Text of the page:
formerly The Alliance for Traffic Improvement
Seeking cost effective ways to reduce traffic congestion on Oahu
BART talks are way off track
Thursday, June 30, 2005
TAKE A VITAL public service. Add lousy labor relations, a pot of money and political pressure. For BART, these ingredients produced a nightmare that avoided a strike in 2001 but has impoverished the transit system ever since.
With another work stoppage in view, BART faces a rerun. Management may cave in by steering scarce dollars to raise already-high wages. The unions may persist in pushing for money that they know isn't there. Serious problems such as health-care and pension deficits may get lip service.
Riders should be furious after this year's round of fare hikes and parking charges in suburban lots. If BART wanted to force people into cars, it couldn't come up with a better plan.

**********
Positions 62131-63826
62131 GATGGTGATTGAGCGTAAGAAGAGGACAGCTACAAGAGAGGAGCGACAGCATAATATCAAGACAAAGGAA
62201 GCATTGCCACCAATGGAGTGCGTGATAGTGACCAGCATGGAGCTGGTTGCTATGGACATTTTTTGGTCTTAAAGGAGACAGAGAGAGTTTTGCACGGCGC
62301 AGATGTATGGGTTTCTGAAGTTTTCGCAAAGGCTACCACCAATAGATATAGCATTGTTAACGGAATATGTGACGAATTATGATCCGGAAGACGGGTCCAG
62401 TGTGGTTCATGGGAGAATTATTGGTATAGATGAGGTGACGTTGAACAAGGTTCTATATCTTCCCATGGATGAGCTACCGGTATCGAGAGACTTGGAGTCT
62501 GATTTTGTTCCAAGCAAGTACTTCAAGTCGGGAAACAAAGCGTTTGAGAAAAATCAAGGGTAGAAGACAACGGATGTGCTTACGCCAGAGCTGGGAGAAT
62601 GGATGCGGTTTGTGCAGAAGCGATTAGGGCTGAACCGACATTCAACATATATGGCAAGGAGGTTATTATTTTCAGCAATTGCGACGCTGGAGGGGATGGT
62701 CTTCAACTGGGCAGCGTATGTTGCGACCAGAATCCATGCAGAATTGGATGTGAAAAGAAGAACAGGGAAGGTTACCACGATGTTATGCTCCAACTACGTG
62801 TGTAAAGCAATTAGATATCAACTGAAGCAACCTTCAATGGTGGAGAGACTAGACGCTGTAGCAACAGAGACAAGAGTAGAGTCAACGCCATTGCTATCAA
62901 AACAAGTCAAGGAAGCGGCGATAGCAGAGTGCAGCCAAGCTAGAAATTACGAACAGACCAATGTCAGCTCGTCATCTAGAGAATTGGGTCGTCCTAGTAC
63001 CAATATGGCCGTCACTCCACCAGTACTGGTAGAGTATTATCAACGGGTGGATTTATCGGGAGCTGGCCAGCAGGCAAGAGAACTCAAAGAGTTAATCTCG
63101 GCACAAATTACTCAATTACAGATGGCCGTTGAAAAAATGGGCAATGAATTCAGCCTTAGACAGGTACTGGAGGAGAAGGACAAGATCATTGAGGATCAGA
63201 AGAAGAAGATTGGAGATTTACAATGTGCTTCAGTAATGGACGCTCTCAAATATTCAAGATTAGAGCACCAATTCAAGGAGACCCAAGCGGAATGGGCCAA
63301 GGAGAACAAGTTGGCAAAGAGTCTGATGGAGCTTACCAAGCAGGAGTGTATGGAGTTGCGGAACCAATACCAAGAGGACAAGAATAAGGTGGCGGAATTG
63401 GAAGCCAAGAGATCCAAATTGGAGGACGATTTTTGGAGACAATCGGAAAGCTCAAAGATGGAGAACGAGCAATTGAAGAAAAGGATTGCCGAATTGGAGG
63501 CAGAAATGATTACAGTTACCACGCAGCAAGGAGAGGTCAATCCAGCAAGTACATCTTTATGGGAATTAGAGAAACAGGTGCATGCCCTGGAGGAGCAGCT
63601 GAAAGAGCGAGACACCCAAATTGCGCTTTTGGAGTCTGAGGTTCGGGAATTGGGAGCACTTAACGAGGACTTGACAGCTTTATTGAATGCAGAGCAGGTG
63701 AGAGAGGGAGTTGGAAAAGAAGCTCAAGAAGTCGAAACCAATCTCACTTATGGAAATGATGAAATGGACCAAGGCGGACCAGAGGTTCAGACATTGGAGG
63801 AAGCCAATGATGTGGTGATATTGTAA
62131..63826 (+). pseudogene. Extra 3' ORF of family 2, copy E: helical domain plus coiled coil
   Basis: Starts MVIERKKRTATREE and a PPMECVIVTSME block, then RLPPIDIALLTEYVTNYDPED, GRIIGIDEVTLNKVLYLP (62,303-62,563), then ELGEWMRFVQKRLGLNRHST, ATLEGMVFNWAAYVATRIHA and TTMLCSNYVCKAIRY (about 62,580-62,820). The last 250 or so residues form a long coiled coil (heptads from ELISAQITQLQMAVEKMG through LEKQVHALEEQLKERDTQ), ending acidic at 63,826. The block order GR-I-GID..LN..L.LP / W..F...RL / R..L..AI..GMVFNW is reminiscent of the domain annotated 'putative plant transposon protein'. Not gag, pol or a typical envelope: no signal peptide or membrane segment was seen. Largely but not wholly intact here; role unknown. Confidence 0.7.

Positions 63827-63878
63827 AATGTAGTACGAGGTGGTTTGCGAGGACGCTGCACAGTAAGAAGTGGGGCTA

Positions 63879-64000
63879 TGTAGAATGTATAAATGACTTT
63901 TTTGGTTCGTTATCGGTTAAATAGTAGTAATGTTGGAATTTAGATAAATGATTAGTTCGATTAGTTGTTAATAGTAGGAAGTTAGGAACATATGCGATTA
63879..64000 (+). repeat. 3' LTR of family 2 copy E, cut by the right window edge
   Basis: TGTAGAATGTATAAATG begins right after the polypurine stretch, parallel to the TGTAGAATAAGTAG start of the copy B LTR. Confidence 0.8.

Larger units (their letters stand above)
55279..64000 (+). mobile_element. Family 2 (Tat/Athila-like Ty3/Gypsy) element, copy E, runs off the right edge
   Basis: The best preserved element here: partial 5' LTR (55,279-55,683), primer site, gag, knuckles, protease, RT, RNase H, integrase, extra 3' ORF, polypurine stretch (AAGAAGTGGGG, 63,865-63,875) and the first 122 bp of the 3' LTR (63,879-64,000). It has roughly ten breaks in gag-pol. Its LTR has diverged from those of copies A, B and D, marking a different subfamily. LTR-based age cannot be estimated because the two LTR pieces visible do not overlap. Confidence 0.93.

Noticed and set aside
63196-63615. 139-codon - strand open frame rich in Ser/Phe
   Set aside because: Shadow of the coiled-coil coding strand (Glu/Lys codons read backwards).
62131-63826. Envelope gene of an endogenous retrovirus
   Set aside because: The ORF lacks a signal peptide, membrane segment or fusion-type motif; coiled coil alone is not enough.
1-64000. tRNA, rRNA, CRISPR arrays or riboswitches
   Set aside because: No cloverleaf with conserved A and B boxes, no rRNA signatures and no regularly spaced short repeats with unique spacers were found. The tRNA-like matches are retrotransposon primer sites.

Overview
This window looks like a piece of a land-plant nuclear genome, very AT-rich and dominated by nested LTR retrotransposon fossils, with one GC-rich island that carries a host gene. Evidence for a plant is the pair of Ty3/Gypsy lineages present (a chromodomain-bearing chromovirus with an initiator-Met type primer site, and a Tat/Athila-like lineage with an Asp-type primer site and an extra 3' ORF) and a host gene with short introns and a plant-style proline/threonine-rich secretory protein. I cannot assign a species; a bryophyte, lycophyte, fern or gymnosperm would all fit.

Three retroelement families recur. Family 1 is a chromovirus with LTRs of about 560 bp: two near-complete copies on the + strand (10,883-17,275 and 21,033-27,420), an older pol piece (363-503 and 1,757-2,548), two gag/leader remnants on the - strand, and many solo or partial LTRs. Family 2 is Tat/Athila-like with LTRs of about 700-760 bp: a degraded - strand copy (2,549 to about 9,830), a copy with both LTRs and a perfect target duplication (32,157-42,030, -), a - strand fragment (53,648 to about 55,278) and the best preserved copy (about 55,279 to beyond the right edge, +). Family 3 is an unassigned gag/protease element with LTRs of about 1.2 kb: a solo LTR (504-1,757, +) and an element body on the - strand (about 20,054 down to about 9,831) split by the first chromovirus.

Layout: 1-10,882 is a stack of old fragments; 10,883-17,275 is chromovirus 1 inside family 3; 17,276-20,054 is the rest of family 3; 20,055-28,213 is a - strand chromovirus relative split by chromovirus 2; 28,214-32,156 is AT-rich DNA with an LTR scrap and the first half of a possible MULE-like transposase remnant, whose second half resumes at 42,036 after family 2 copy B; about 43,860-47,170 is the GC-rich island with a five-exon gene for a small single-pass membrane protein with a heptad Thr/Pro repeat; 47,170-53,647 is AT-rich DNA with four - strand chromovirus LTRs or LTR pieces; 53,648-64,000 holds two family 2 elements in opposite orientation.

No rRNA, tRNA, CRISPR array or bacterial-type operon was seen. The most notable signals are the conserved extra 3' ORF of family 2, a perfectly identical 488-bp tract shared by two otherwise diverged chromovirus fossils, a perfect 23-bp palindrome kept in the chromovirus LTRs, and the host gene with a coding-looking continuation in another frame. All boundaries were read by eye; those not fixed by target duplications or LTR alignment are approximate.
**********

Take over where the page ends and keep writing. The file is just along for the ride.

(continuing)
A strike will deepen this downward trend, and both sides need a reality check. The past 22 percent pay increases can't be repeated, yet the unions are asking for 17 percent. Since Sept. 11, fare-box collections and sales-tax revenues -- the two prime sources of BART income -- haven't recovered.
An added problem has arrived: deficits are widening in the employees' health-care and pension funds. Most of the $100 million deficit forecast for the next four years is from rising retiree-health-care costs; the system's short-term outlook is for less revenue, but more bills.
Neither side is talking good sense, but that's par for the cat-and-dog relations in this standoff. One insider describes it as the train builders versus the public workers, two interest groups with little in common. This gulf required politicians to sail in four years ago and order up an agreement that raised wages but did nothing to address underlying problems.
BART can't afford a stoppage and the public anger it will bring. It's time to hammer out a plan that doesn't bring on more trouble.
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